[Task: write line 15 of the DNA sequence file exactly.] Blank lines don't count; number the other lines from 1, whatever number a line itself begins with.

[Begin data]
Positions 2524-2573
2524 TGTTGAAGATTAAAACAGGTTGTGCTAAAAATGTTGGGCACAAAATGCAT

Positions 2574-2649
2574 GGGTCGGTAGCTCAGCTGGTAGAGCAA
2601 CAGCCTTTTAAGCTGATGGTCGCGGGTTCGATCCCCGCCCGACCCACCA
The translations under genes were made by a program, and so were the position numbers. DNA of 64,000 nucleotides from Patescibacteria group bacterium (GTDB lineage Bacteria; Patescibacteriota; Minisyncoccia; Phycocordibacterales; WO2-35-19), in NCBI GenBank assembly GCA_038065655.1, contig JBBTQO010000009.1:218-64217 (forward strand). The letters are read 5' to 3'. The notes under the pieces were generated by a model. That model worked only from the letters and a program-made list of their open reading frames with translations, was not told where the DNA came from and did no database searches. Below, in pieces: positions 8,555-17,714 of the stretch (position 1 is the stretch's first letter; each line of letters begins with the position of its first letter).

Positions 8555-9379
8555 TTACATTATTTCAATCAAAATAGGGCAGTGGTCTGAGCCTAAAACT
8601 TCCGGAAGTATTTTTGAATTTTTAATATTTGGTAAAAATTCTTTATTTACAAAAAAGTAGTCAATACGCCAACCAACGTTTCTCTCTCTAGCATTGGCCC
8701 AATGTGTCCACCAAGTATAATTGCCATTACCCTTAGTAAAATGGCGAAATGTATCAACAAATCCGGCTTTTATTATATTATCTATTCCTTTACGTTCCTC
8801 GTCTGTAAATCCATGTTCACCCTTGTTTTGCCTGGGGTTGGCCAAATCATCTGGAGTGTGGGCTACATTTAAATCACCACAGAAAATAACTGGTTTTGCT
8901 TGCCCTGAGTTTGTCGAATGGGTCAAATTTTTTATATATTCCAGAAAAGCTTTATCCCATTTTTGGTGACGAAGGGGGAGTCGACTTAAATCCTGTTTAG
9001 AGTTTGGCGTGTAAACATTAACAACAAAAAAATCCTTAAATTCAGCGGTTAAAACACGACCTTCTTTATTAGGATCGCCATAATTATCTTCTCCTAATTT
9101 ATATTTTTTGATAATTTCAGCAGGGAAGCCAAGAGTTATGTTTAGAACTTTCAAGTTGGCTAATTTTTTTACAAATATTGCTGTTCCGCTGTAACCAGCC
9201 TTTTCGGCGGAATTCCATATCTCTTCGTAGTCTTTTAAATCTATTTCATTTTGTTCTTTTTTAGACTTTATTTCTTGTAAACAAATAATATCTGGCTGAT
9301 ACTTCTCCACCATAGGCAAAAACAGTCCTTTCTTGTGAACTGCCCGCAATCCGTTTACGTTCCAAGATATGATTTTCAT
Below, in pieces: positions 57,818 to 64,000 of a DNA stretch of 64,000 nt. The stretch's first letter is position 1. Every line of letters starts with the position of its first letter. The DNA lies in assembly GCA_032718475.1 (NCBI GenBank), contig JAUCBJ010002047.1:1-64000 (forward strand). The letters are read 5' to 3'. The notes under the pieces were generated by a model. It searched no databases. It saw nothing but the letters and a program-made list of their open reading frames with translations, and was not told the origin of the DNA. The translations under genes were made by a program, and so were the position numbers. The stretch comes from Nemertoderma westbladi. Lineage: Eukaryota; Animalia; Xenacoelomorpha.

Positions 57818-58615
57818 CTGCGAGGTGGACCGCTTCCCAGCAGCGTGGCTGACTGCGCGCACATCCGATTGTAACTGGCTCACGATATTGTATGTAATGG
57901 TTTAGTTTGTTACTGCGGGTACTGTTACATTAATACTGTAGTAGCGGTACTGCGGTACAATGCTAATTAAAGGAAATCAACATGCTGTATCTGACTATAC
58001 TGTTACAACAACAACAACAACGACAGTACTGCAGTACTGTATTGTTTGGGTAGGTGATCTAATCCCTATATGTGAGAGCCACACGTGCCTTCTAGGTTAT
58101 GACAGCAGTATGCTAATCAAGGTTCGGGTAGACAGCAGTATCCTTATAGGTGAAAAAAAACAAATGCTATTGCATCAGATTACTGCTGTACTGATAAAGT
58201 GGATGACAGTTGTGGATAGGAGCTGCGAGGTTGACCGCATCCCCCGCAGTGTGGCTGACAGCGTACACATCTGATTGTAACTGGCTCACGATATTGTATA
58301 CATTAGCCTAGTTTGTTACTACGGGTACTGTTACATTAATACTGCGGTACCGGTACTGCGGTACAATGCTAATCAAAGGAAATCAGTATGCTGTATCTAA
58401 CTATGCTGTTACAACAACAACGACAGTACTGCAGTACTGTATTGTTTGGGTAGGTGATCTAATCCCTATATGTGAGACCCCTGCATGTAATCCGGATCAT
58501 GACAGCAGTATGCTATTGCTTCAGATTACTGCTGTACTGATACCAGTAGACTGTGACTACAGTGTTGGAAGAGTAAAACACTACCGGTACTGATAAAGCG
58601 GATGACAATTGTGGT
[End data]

9201 TTTTCGGCGGAATTCCATATCTCTTCGTAGTCTTTTAAATCTATTTCATTTTGTTCTTTTTTAGACTTTATTTCTTGTAAACAAATAATATCTGGCTGAT